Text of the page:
Following several more absences from sessions with Rehab After Work, on May 18, 2000, Nemeth required Ellerbee-Pryer to sign a Special Therapeutic Contract with Rehab After Work agreeing, among other things, to attend and be on time for all scheduled sessions and appointments.   On May 22, 2000, Johnston sent a memo to Barbara Wolfe (Wolfe), the SEAP Coordinator for Employer, advising her that Ellerbee-Pryer had been sent a warning for not fully complying with the terms and conditions of the COCE Agreement, with a copy of Peckham's May 9, 2000 letter attached.   Subsequently, on May 25, June 8, July 18 and 25, and August 8, 2000, Ellerbee-Pryer had unexcused absences from Rehab After Work because she failed to appear and failed to provide documentation for her absences.

By letter dated August 9, 2000, Nemeth notified Ellerbee-Pryer that she had discharged her from Rehab After Work due to her “recent unexcused absence and sporadic attendance over the past few months.”   By letter dated August 10, 2000, Peckham notified Ellerbee-Pryer that she had been discharged from SEAP for failing to comply with her obligation to follow through with the treatment recommendations because she was absent from her treatment at Rehab After Work on May 25, June 8 and 28, July 5, 18 and 25, and August 2. On August 21, 2000, Johnston sent Wolfe a memo advising her that Ellerbee-Pryer had been discharged from SEAP for non-compliance with the terms and conditions of the COCE Agreement, and Wolfe in turn notified Employer.   As a result of Ellerbee-Pryer's discharge from SEAP, Employer held a pre-disciplinary conference with Ellerbee-Pryer on August 28, 2000, at which she was questioned about the seven absences in the August 10, 2000 letter and the four absences addressed in Peckham's May 9, 2000 letter.   Following that conference, Employer sent Ellerbee-Pryer a letter dated September 23, 2000, stating that she was terminated from her employment as a Corrections Officer I for violating the conditions of the COCE Agreement.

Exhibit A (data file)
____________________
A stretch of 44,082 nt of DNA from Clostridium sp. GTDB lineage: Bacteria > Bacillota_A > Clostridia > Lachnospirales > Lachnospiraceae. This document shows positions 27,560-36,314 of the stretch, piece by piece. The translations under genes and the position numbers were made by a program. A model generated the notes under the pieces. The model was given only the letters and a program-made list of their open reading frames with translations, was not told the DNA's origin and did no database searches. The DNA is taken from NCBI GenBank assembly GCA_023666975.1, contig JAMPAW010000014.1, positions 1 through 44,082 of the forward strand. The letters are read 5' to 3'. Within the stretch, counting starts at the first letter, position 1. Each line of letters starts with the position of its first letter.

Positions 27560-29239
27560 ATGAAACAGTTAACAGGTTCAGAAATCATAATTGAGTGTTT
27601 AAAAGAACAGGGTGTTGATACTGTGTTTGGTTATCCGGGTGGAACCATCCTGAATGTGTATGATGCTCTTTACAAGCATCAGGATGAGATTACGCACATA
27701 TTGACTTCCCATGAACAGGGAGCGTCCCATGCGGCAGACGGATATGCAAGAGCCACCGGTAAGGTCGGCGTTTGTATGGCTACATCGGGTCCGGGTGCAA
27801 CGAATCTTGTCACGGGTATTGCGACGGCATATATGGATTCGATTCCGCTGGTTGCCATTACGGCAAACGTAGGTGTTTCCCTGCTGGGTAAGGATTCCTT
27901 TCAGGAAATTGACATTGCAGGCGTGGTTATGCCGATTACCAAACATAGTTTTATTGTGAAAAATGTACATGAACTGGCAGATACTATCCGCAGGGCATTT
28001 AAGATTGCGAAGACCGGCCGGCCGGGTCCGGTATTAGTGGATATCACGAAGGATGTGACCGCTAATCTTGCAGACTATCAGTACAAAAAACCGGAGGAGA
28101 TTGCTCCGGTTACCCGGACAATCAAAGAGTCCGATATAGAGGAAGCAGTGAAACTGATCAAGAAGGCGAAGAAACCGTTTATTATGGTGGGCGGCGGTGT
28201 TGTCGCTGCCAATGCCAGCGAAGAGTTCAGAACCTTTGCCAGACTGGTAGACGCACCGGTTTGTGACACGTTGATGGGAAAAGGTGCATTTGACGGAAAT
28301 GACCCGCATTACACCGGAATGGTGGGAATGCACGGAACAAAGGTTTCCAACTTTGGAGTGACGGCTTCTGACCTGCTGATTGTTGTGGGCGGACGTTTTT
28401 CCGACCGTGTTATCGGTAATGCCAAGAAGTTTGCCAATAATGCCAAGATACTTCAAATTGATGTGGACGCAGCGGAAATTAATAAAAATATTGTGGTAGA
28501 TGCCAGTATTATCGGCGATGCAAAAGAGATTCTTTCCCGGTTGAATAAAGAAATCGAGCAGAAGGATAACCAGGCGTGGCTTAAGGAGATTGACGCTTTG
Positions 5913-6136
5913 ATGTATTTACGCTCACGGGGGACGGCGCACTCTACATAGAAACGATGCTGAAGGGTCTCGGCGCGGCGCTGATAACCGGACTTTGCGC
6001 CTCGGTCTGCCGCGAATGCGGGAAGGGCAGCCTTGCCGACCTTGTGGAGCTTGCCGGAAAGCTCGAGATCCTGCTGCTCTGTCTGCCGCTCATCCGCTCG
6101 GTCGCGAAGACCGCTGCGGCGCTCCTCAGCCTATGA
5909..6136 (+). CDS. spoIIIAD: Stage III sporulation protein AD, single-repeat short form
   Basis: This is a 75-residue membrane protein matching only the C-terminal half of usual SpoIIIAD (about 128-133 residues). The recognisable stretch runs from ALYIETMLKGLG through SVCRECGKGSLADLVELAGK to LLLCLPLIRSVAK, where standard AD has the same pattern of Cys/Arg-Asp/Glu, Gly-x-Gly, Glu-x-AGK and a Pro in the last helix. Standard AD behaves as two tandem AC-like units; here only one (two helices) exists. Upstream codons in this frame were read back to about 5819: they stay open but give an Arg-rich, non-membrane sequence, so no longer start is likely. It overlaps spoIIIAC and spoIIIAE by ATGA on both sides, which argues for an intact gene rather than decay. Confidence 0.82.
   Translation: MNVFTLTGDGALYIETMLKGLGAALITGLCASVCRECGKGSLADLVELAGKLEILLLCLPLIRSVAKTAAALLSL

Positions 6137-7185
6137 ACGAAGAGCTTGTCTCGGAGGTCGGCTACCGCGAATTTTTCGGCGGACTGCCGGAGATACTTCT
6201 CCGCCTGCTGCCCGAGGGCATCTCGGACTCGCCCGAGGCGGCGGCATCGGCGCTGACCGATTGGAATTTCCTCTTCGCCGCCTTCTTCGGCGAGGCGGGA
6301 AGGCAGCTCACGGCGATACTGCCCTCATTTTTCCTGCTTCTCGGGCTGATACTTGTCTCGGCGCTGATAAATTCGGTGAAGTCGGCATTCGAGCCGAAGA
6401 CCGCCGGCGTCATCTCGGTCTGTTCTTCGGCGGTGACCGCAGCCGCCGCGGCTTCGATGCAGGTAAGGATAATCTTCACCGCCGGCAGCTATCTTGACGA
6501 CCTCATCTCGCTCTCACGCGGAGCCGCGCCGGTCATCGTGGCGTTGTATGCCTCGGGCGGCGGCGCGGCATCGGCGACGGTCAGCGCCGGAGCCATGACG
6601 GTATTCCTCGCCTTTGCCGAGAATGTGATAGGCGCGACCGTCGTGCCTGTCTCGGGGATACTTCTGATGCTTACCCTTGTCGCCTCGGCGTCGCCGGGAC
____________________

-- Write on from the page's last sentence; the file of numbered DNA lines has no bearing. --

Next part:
Ellerbee-Pryer filed an appeal with the Commission which held a hearing at which Ellerbee-Pryer testified regarding her absences.   Regarding her sessions with Dr. Shapiro, she stated that because it was she who initiated her treatment with him, the sessions were voluntary.   She stated the only treatment that was mandatory under the COCE Agreement was the treatment she received from Rehab After Work. Nonetheless, regarding her missed appointments with Dr. Shapiro, she stated that she missed her March 30, 2000 appointment because her son was suspended from school;  her appointment on April 5, 2000 was missed due to her uncle's funeral;  and she missed appointments on April 13 and 20 due to chicken pox.   As to her absences at her group sessions at Rehab After Work, she testified that she missed her May 25 session because her brother had been shot;  she suffered a work-related injury to her finger and could not attend her July 18 session;  and she had overslept on July 25.   She provided no testimony regarding her absences on June 8 and August 8. Ellerbee-Pryer testified that she was not required to bring in documentation for missed appointments and was never asked for documentation, but was only required to call Rehab After Work to inform them of the reason she would not be present, and she called Nemeth and left a message before every appointment she missed.   In any event, Ellerbee-Pryer stated that Employer should have determined if the reasons for her absences were legitimate, not Nemeth or Dr. Shapiro.